This holds the screen in nicely. But I had to use a dremel to cut into the bottom right post as well. The two left posts have some plastic routed out from the initial screen placement, but found that I didn’t actually need to cut them (yet). The SP motherboard might require some more adjustments.
There’s a little blank spot in the bracket on the bottom right, that’s for any wires from the power LED to come back through. Still messing around with that idea.
I plan to use this bracket to hold up the brightness push-button as well. So this bracket isn’t the final revision. Also, after I cut up the DMG PCB, I might make some mounting points where the switches/dials can rest for easy gluing. I’m not sure yet, still have to prepare that. But this bracket provides an opportunity to get some nice mounting spots, instead of gluing everything to the side of the shell or something.
I cut a portion of the DMG shell so that the 2000 mAh battery will fit inside the battery compartment. I also plan to have the charger and buck converter resting in here as well. I ordered kapton tape so I can wrap all the exposed metal on the boards, to prevent short circuits. This picture only shows the charger, but in the end all that will be coming into this battery compartment are the two wires from the DC jack, and then two wires going out to the SP motherboard.
I tried removing the USB connector on the battery charger board, but that requires too much heat so I gave up, to prevent damaging it. It’s not that much space anyway.
I could probably start getting the battery and charger wired up to the SP to make testing things easier, that might be my next step. Right now I’m just holding the original battery in myself while I test.
Preparing the DMG/SP motherboards
Before I start cutting everything up, I need to make sure all the original boards work as intended. I already know the battery charger doesn’t work on the SP, which is why I’m using the external charging board, but I need to make sure everything else works fine, like the link ports, audio, and various potentiometers. I also need to determine if I can just grab the L and R channels on the SP charging/audio port and put them to an audio jack. I’m hoping it’s that easy, but I’m kind of doubting it. Need to check the schematics more.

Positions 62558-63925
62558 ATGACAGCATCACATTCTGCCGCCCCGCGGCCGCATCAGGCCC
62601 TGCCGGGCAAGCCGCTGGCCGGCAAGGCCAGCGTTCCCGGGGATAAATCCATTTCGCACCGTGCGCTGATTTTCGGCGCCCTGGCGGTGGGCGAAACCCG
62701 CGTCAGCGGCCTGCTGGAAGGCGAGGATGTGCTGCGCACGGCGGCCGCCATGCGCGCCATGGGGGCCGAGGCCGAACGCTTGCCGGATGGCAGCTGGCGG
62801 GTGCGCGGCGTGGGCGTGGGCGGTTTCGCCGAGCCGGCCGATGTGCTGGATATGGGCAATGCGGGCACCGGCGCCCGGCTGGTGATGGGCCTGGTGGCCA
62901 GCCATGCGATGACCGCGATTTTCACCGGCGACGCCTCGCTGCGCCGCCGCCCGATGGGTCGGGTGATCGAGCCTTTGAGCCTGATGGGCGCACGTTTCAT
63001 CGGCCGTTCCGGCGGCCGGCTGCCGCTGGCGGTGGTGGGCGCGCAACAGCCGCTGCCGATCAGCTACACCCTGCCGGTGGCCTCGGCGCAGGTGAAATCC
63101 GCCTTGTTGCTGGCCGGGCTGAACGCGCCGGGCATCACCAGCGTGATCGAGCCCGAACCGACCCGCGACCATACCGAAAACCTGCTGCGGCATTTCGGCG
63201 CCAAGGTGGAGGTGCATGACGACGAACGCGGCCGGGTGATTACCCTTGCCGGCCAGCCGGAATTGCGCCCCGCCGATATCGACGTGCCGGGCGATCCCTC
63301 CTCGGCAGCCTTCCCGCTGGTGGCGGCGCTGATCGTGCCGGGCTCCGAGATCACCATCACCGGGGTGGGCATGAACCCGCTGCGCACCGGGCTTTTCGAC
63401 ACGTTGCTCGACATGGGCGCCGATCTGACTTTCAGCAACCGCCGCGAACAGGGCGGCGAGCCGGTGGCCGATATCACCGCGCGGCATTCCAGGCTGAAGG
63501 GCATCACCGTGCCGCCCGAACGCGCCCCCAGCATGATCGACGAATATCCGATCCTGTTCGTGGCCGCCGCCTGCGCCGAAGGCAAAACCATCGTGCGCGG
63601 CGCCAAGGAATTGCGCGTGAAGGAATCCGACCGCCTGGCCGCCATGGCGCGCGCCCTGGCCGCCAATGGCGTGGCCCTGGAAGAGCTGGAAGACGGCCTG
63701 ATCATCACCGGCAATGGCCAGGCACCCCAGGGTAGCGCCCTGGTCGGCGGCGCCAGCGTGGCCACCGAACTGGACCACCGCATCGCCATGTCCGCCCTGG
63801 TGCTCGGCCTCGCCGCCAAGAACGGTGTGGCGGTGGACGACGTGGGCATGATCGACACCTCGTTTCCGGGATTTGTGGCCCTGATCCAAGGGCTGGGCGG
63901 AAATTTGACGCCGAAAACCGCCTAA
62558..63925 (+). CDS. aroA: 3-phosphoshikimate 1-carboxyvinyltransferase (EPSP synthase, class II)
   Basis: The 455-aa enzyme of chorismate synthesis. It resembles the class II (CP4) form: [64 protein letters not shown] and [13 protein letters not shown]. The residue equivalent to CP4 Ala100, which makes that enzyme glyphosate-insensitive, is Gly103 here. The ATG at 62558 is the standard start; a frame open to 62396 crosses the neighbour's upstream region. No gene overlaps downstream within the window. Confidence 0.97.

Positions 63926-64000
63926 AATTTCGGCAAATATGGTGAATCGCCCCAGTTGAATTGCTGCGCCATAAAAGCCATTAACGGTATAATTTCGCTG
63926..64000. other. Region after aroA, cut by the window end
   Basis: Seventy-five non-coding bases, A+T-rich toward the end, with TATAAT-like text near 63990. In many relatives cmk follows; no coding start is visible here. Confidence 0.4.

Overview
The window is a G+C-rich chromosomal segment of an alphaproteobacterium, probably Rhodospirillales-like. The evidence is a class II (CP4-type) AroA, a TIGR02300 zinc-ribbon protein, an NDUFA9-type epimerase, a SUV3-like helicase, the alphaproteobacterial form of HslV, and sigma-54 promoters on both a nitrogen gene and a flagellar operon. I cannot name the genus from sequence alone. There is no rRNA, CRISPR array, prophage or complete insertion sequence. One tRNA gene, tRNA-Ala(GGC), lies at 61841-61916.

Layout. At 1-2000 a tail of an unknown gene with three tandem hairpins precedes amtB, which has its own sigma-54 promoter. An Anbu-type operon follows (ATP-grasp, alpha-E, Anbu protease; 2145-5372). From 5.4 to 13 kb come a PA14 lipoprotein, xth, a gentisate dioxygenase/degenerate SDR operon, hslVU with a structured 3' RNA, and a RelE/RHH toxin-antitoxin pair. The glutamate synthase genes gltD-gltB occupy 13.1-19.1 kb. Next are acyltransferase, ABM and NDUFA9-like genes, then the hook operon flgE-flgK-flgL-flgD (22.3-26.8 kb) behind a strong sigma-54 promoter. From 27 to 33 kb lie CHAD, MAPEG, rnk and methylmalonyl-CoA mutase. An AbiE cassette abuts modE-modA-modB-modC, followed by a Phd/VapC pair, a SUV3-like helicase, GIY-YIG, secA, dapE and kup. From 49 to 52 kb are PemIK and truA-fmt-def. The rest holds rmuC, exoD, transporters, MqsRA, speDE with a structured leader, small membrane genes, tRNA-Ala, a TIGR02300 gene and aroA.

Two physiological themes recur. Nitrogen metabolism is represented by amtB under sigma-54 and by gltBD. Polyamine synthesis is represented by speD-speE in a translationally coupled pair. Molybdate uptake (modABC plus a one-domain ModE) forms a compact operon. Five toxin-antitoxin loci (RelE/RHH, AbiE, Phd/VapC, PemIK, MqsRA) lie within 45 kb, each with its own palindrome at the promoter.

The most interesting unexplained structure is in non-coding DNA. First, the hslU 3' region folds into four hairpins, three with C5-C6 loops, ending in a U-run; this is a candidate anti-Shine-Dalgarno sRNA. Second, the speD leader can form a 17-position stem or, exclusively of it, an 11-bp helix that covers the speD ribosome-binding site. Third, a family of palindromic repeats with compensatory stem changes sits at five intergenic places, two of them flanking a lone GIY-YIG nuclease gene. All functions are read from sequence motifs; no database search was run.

The DMG’s headphone jack works. But the external audio doesn’t. I don’t know if that means the motherboard’s audio is broken, the speaker is bad, or if the potentiometer is. I need to check. If it’s the motherboard’s problem, I don’t care, I just need the potentiometer to work. I bought another speaker for like a dollar anyway, so I don’t care if it’s the speaker either.
I ordered a link cable to double check that the ports are working ok. I don’t think I have a link cable for the GBA unfortunately, so once I verify the DMG port connections are fine, then I’ll cut it off and wire it to the SP motherboard and test it there, instead of using the original link port on the SP.
I also need to do a deep clean of the DMG parts. The one I have to use as a donor for the project is quite dirty.
- Removed L, R, and ports (tested ports)
- Button PCB wired up
- GBC mode permanent
- cut DMG PCB
- adjusted bracket
- plans for cutting SP board (and new LED location)
- new power switch wiring
- new potentiometer wiring